GARDNER – Two 400-foot wind turbines tower over the employee parking lot and razor wire-topped fences that surround the sprawling state prison complex here on a hill near Route 2.
On this chilly late fall morning, a strong wind is blowing in the wildlife management sanctuary that abuts the North Central Correctional Institution, a medium-security prison with about 1,000 inmates.
Despite the wind, the graceful, white turbines and their long blades stand stock still, as they have since the turbines were installed nearly two years ago. Yet only a couple of miles away, two identical turbines that were also installed in March 2011, at Mount Wachusett Community College, are spinning vigorously, generating electric power.
While the prison turbines haven’t been working or producing any electricity or savings for the prison system, taxpayers and utility ratepayers have been paying for them.
Interest and principal payments on the bond that financed the bulk of the $10.7 million project are $731,437 a year at 3.5 percent interest, according to Alexandra Zaroulis, a spokeswoman for the state Division of Administration and Finance.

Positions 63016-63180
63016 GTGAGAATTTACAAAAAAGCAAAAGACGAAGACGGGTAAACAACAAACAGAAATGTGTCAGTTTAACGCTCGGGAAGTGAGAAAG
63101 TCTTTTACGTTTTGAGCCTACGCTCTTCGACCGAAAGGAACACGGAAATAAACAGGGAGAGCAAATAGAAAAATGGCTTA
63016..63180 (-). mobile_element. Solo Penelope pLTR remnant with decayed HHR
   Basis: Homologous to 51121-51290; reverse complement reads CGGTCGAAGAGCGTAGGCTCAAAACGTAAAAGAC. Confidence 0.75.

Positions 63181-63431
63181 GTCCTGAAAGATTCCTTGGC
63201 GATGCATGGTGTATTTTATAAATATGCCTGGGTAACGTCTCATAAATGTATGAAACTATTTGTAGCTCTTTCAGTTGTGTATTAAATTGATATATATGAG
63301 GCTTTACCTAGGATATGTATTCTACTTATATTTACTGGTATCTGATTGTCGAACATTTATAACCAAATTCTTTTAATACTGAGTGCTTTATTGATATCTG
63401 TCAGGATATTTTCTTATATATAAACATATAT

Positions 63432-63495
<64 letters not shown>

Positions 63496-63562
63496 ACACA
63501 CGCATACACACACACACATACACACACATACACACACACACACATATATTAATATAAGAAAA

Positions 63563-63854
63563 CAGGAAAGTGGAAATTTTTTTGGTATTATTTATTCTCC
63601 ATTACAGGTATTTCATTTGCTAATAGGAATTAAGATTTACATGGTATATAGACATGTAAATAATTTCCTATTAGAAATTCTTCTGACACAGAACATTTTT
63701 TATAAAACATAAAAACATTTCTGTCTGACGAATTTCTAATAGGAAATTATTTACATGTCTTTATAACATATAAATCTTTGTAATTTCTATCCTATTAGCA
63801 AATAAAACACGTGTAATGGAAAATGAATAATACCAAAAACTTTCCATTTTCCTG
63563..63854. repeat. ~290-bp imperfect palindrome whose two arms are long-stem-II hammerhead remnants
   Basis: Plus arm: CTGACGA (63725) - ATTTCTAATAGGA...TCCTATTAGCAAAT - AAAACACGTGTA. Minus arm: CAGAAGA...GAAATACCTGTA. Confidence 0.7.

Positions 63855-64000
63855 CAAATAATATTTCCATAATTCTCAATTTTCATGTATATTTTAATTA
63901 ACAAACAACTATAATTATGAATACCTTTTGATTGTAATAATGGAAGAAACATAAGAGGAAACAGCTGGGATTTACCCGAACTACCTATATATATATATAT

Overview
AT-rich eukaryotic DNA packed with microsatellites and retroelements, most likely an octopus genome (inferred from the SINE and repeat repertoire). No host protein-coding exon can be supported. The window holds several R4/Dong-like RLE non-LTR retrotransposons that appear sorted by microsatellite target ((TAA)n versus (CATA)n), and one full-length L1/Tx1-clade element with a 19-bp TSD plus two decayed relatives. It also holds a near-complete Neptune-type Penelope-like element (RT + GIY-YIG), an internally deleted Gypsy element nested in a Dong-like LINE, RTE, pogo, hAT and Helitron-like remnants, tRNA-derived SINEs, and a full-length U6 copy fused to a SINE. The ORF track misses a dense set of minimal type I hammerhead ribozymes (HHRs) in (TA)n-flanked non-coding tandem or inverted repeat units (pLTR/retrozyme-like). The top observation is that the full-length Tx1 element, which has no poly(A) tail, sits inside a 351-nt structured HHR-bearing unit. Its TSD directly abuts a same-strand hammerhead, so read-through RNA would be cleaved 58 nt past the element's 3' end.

The bond was issued in 2008, but payments did not start until fiscal 2012, when a small first-year payment of $61,694 was made. All told, taxpayers have shelled out about $427,000 for the wind power so far, yet not one watt of electricity has been generated.
Critics liken the situation to making payments on a shiny new car that stays stuck in the garage.
“I’m against it when they spend $10 million and don’t use it for two years,” said Tom Pirro of Westminster, who runs a blog about bird watching and nature in northern Central Massachusetts and often hikes in the sanctuary next to the prison.
Unlike some critics who claim turbines cause negative effects such as bird kill, vibration and shadow flicker, caused by the turbines’ blades when the sun is low on the horizon, Mr. Pirro says he does not object to wind power because any harm is more than offset by lessening dependence on polluting power sources such as fossil fuels.
State officials acknowledge that the project has taken longer than anticipated. But they say such delays are common in complex construction projects, and that the unused turbines have been well-maintained and will retain their 20-year lifespan once they are turned on.